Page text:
'I can't see us surviving': Bishop Street merchants face over 3 years of construction

Merchants on Bishop Street say they won't be able to stay open for much longer as the STM builds a new mechanical ventilation station. It will take over three years to complete the work.

Work to build new mechanical ventilation station for the Metro will take 42 months to complete

Mike Cloghesy, co-owner and manager of Mesa 14 on Bishop Street is one of the restaurateurs suing the city for lost business. (Simon Nakonechny/CBC)

Ask Elio Schiavi how business is doing at his Bishop Street restaurant these days and he might get a little bit choked up.

"Some nights, not one person inside, swear to God," said Schiavi, fighting back tears. "I don't know if I can last until May or June."

For more than 35 years, Schiavi has been the owner of Restaurant Ferrari on Bishop near the corner of Ste-Catherine Street.

His restaurant, along with nine other businesses, are now in the middle of a construction zone as the STM builds a new mechanical ventilation station to serve the nearby Guy-Concordia Metro station.

The STM says the work on Bishop Street will take 42 months to complete. (Simon Nakonechny/CBC)

Schiavi said that the work, which began in October and is supposed to last 3.5 years, has already cost him between 30 and 50 per cent of his business. He's also been forced to slash wages for his long-time employees to keep the doors open.

"Nobody can see me," he said of the construction zone that has taken away parking and partially closed the sidewalk on the east side of the street.

Two of Schiavi's neighbours have already moved away to get out of the construction zone. But that's not an option he's able to consider.

"I'm 73 years old, I'm broke and my paycheque is here," said Schiavi.

Over 3 years of work

Normally it would take between two and three years to build a new mechanical ventilation station, but the construction work on Bishop Street will take longer.

In an email, STM spokeswoman Amélie Régis said the bedrock below the new station is weak and they will need to take certain security measures, which explains the 42-month timeline.

The STM says the work is necessary because the existing station on de la Montagne Street has reached the end of its service life and must be replaced.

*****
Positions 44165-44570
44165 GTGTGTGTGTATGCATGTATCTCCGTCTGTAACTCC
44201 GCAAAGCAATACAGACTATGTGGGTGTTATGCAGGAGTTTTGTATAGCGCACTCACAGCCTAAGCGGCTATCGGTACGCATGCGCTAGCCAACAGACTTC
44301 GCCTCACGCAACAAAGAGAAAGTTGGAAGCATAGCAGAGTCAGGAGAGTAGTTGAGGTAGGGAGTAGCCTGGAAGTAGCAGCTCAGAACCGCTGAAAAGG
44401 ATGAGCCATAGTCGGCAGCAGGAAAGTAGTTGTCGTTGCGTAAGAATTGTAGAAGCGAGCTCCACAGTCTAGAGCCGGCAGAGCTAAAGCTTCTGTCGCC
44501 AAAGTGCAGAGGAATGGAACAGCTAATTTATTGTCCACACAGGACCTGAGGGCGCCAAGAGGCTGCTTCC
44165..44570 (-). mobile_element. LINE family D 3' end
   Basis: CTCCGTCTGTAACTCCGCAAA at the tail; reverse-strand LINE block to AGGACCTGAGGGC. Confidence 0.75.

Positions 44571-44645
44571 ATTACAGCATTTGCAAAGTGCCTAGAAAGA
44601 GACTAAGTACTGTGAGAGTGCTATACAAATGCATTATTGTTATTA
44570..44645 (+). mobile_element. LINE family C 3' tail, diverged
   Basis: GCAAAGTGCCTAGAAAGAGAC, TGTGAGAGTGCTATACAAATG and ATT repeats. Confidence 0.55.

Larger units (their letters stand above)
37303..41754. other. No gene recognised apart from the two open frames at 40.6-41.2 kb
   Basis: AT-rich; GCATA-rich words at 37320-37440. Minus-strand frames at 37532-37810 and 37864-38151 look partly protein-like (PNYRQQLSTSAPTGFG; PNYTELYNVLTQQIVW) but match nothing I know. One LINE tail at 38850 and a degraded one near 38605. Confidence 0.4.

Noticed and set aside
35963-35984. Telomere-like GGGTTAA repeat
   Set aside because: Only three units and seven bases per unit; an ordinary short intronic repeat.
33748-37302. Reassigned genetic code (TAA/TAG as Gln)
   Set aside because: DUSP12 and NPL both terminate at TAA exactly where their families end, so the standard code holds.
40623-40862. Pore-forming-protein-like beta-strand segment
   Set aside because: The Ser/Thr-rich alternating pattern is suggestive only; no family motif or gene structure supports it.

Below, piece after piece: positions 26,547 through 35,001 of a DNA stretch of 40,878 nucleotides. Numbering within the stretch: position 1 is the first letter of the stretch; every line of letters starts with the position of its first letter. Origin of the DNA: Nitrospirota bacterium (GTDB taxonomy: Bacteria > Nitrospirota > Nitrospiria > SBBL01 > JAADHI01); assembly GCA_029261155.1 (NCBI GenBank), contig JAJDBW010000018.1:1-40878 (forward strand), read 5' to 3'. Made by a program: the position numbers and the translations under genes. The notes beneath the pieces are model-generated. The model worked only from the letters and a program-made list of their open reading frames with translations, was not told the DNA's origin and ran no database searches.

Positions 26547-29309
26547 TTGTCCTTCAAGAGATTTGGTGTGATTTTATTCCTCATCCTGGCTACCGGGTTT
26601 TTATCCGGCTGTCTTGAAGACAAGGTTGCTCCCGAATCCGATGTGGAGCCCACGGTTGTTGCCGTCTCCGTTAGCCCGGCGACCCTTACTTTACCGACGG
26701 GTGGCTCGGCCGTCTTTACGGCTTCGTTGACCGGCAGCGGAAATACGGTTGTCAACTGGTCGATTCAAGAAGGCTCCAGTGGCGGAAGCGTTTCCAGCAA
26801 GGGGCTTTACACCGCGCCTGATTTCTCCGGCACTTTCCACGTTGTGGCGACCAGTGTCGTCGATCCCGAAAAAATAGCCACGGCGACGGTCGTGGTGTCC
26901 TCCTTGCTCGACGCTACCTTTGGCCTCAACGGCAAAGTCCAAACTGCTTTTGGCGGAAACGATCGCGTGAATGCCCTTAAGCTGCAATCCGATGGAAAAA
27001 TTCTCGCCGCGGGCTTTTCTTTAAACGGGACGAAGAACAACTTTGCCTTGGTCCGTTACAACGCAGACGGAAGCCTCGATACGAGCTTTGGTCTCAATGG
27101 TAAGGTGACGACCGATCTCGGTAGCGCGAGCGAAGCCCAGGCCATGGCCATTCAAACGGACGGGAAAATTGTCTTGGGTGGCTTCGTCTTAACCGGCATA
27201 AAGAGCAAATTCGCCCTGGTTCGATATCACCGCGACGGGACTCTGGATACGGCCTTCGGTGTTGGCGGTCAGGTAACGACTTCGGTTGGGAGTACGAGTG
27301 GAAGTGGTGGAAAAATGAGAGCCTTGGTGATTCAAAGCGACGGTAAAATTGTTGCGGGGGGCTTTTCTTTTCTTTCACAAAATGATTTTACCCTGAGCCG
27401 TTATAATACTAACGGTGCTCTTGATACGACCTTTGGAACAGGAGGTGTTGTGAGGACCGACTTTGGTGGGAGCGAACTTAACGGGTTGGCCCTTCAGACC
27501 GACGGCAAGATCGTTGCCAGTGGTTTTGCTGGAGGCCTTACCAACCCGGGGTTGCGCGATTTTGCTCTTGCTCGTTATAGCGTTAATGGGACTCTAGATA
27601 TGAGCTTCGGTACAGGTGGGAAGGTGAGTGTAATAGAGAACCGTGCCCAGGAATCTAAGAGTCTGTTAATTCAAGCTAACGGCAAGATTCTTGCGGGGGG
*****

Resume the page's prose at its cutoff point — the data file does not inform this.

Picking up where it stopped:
The stations allow the STM to control temperature in the metro, supply fresh air for transit users and, in emergencies, allow for ventilation of smoke or access for emergency workers.

Elio Schiavi, owner of Restaurant Ferrari, is considering pursuing the STM in court for lost revenues. (Simon Nakonechny/CBC)

Mike Cloghesy, the co-owner and manager of Mexican restaurant Mesa 14 on Bishop, said he does not understand how the STM thought businesses could continue to operate given the length of the work.

"It's not realistic to think a business can survive in this climate with this fence," said Cloghesy.

"I can't see us surviving."

He added that he has thought about moving from his location on Bishop, but can't because he would not be able to afford to break his lease.

Schiavi said he's approached the STM with different ideas to bring people back to the street, such as an ice sculpture competition or sidewalk painting in the summer time.

He said all the transit agency has done so far is put up a small sign near the Metro station telling passersby the businesses are open.

Legal action for lost revenue?

When asked about helping promote merchants in the area, Régis said more signs are on their way.

On its website, the STM says that businesses are still open. However, the English message includes a typo – the word "please" is misspelt. (The typo was fixed following the publication of this article).

The message on the STM's website inviting people to shop on Bishop Street. (CBC)

Cloghesy believes the STM did not put much effort into it.

"It was obviously thrown together, maybe some bad translation. It's hurtful," he said.

For the time being, Schiavi hopes that he'll be able to attract some clients with a new special student menu.

He said he's also looking at legal options, including pursuing the STM in court for lost revenue.

"You're always thinking, thinking about what to do next," said Schaivi.

With files from Simon Nakonechny